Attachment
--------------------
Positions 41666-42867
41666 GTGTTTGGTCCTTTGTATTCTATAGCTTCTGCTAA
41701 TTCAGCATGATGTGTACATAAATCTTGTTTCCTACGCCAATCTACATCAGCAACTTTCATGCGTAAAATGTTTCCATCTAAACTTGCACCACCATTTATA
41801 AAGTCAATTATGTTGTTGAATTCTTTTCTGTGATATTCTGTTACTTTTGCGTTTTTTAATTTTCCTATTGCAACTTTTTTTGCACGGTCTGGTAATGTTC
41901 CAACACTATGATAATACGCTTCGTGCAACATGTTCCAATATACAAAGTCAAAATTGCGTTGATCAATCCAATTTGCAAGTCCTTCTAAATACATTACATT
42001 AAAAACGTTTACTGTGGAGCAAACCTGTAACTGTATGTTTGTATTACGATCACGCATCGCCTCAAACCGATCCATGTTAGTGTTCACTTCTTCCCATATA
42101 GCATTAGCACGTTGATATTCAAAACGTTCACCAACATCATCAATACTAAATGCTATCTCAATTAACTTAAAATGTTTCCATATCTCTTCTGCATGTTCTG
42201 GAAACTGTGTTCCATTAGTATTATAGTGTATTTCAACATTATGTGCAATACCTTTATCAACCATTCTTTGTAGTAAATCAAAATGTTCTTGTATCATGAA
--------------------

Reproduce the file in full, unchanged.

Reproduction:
Positions 41666-42867
41666 GTGTTTGGTCCTTTGTATTCTATAGCTTCTGCTAA
41701 TTCAGCATGATGTGTACATAAATCTTGTTTCCTACGCCAATCTACATCAGCAACTTTCATGCGTAAAATGTTTCCATCTAAACTTGCACCACCATTTATA
41801 AAGTCAATTATGTTGTTGAATTCTTTTCTGTGATATTCTGTTACTTTTGCGTTTTTTAATTTTCCTATTGCAACTTTTTTTGCACGGTCTGGTAATGTTC
41901 CAACACTATGATAATACGCTTCGTGCAACATGTTCCAATATACAAAGTCAAAATTGCGTTGATCAATCCAATTTGCAAGTCCTTCTAAATACATTACATT
42001 AAAAACGTTTACTGTGGAGCAAACCTGTAACTGTATGTTTGTATTACGATCACGCATCGCCTCAAACCGATCCATGTTAGTGTTCACTTCTTCCCATATA
42101 GCATTAGCACGTTGATATTCAAAACGTTCACCAACATCATCAATACTAAATGCTATCTCAATTAACTTAAAATGTTTCCATATCTCTTCTGCATGTTCTG
42201 GAAACTGTGTTCCATTAGTATTATAGTGTATTTCAACATTATGTGCAATACCTTTATCAACCATTCTTTGTAGTAAATCAAAATGTTCTTGTATCATGAA